Wegge, D., Vandebosch, H., Eggermont, S., & Walrave, M. (2014). The Strong, the Weak, and the Unbalanced: The Link Between Tie Strength and Cyberaggression on a Social Network Site. Social Science Computer Review, 33, 315-342. doi:10.1177/0894439314546729
This article explains a thorough analysis examining how young people’s connections on online networking sites are related to their risk of being involved in cyberbullying. The claim is that social relationships of young adolescents and their connections on a social network site can be mapped in the context of an existing, offline population (Page 316). The focus of this study is Facebook because it is currently the most popular networking site, but the details can be easily compatible with my digital primary text, After School.
“Friendships online capture a diverse set of social relationships, including family members, school friends, classmates, and acquaintances. Hence, adolescents connect with a diverse set of peers on social networking sites, ranging from ‘‘very good friends’’ to ‘‘no friends’’. Therefore, teenagers acquire both bonding social capital (strong ties) and bridging social capital (weak ties).” (Page 317).
“The definition of tie strength refers to both the ‘‘closeness’’ of a tie (intensity and intimacy) and the ‘‘reciprocity’’ of ties (mutual confining and reciprocal services). Therefore, both notions have been used to describe the strengths of network ties.” (Page 318). “Strong and stable interpersonal relationships are essential to the development of social belonging and emotional well-being. Therefore, it is expected that a lack of such ties increases the likelihood of both perpetration and victimization. With regard to perpetration, poor friendship quality may result in aggressive behavior.” (Page 320).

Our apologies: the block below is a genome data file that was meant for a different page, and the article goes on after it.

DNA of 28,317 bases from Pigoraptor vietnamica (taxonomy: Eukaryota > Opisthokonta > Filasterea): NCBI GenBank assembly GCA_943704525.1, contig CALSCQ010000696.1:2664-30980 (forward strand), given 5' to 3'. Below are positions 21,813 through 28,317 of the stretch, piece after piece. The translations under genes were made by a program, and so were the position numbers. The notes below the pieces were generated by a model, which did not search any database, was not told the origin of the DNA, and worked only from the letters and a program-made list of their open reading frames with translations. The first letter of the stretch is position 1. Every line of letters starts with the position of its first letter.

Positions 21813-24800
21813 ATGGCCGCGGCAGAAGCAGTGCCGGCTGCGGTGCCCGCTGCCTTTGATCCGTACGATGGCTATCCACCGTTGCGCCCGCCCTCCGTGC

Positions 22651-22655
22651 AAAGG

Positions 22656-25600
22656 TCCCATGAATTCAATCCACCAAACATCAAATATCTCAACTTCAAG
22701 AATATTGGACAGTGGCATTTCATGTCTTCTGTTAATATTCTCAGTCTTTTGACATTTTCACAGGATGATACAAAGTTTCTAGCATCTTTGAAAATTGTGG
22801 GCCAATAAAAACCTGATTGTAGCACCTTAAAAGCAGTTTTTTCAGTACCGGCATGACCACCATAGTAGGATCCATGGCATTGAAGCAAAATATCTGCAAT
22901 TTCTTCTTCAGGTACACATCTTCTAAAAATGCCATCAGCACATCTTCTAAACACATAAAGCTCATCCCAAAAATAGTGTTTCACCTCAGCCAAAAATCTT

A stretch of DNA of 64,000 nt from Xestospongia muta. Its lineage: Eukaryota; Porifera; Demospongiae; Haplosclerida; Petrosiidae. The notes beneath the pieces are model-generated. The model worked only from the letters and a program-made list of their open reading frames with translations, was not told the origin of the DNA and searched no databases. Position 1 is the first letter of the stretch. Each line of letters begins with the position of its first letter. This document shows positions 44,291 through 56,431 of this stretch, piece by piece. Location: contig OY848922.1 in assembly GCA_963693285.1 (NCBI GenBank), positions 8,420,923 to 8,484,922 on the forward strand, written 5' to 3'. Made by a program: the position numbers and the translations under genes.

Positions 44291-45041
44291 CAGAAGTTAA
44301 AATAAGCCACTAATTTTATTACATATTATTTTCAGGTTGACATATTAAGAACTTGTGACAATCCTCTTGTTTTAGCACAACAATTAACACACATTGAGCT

“The presence of same-grade online connections that were not supported by underlying friendships was shown to increase the likelihood of involvement in aggressive actions on Facebook. Exposure to and interaction with Facebook-only connections (i.e., fellow-grade students who are connected on Facebook but who are not friends at school) increased the risk of falling victim to harassment.” (Page 329).